NTSB Identification: DFW05FA242.
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Accident occurred Sunday, September 18, 2005 in Yukon, OK
Probable Cause Approval Date: 02/26/2007
Aircraft: Akro Tech Aviation Inc. Giles G-300, registration: N300NW
Injuries: 1 Fatal.

NTSB investigators either traveled in support of this investigation or conducted a significant amount of investigative work without any travel, and used data obtained from various sources to prepare this aircraft accident report.

The 6,700-hour commercial pilot had just started a practice session in preparation for an aerobatic competition when she initiated a 45-to-55-degree nose-up climb. As the airplane began to ascend, witnesses observed the acrylic canopy separate in fragments from the airplane. The airplane continued to climb before it rolled to the right and entered an approximate 60-degree nose-down descent. The engine remained at full power during the descent and no flight control movements were observed after the canopy had separated. A witness made several attempts to contact the pilot via radio, but there was no response. Examination of the canopy revealed that it fastened to the fuselage by two metal hinges that fastened directly to the fuselage with four flat-head bolts. There was no evidence of bonding material or adhesive in the area of the fuselage underneath the mounting plate of either hinge. The forward hinge was never located; however, a closer view of the location where the front canopy hinge was located indicated there were "rub" marks on the surface of the fuselage underneath the hinge pin lock wire, which was indicative to contact wear with the bent end of the hinge pin. The hinge pin lock wire was also worn and flattened in areas, which corresponded to contact wear with the bent end of the hinge pin. The rear hinge was fractured into two pieces through the mounting plate at the fuselage side of the hinge. Deformation was observed around the rivet holes where the hinge was attached to the fuselage, indicative of overstress. Bolt holes in the mounting plate at the canopy side of the hinge were deformed, and the edges of the holes were cracked or fractured, consistent with overstress. One of the four bolts remained in the mounting plate on the canopy side of the hinge. Rub marks similar to those found in the area of the front hinge pin lock wire were not present. In addition, there was no damage to the hinge pin lock wire. A review of aircraft logbooks revealed that the airplane was built in 1997 and had accrued approximately 900 hours at the time of the accident.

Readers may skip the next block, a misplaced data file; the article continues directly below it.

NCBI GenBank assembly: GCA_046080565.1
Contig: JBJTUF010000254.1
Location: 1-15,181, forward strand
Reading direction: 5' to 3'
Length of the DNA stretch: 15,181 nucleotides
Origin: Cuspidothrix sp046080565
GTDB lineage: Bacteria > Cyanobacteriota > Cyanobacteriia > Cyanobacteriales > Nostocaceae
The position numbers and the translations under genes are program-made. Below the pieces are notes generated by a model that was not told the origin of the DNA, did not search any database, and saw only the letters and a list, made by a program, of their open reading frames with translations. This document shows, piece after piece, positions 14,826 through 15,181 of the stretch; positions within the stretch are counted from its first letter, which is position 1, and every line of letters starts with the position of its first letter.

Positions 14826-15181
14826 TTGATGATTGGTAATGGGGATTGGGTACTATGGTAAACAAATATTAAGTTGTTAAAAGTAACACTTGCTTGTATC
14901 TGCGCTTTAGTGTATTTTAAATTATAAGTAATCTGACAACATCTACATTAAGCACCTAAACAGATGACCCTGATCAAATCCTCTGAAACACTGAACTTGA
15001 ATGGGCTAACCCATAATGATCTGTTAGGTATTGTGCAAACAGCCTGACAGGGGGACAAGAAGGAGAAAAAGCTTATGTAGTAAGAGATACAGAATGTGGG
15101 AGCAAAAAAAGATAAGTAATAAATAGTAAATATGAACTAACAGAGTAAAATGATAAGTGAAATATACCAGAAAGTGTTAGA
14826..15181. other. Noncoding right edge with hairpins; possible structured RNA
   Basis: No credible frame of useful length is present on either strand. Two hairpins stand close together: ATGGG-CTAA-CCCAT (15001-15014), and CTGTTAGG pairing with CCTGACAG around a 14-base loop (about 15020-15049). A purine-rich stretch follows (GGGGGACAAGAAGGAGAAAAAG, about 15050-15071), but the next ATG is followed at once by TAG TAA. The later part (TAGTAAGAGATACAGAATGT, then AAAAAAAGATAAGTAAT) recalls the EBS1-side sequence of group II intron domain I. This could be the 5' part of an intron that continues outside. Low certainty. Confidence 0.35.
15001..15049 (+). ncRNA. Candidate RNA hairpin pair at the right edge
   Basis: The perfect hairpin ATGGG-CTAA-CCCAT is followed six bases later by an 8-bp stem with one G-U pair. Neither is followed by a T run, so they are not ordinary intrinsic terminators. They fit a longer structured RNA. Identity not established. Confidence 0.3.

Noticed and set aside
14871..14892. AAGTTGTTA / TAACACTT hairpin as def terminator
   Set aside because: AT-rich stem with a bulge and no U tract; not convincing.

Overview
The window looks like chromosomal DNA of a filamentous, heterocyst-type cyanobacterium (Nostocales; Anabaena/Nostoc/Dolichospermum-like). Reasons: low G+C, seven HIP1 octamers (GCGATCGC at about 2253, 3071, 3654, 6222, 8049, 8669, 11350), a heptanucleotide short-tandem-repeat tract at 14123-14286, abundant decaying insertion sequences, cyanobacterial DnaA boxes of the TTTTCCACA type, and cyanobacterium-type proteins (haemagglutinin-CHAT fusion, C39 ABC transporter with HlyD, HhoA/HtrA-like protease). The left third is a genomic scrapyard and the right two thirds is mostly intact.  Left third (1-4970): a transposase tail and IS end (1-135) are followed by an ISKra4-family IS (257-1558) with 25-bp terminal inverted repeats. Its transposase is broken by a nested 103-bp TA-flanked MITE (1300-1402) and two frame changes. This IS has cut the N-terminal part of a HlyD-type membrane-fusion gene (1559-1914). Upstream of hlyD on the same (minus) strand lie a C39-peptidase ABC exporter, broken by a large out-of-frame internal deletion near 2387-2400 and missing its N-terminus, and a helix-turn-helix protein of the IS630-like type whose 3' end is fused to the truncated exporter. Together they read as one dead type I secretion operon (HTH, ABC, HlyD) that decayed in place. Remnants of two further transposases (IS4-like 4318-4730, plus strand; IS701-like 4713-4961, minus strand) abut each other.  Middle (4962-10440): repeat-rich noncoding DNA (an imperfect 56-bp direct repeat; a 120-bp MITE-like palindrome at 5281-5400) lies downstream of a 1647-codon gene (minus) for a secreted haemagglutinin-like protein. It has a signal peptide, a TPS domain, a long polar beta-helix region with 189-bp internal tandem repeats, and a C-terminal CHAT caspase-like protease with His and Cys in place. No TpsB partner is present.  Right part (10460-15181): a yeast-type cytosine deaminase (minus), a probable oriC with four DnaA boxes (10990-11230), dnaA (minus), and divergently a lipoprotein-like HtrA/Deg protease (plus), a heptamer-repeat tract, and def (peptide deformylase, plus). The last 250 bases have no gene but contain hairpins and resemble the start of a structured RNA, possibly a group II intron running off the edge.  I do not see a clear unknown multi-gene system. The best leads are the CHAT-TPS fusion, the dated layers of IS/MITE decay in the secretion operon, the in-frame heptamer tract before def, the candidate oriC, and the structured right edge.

The National Transportation Safety Board determines the probable cause(s) of this accident to be:

The catastrophic separation of the canopy as result of the failure of the forward canopy hinge while performing aerobatics and the subsequent incapacitation of the pilot.

Full narrative available

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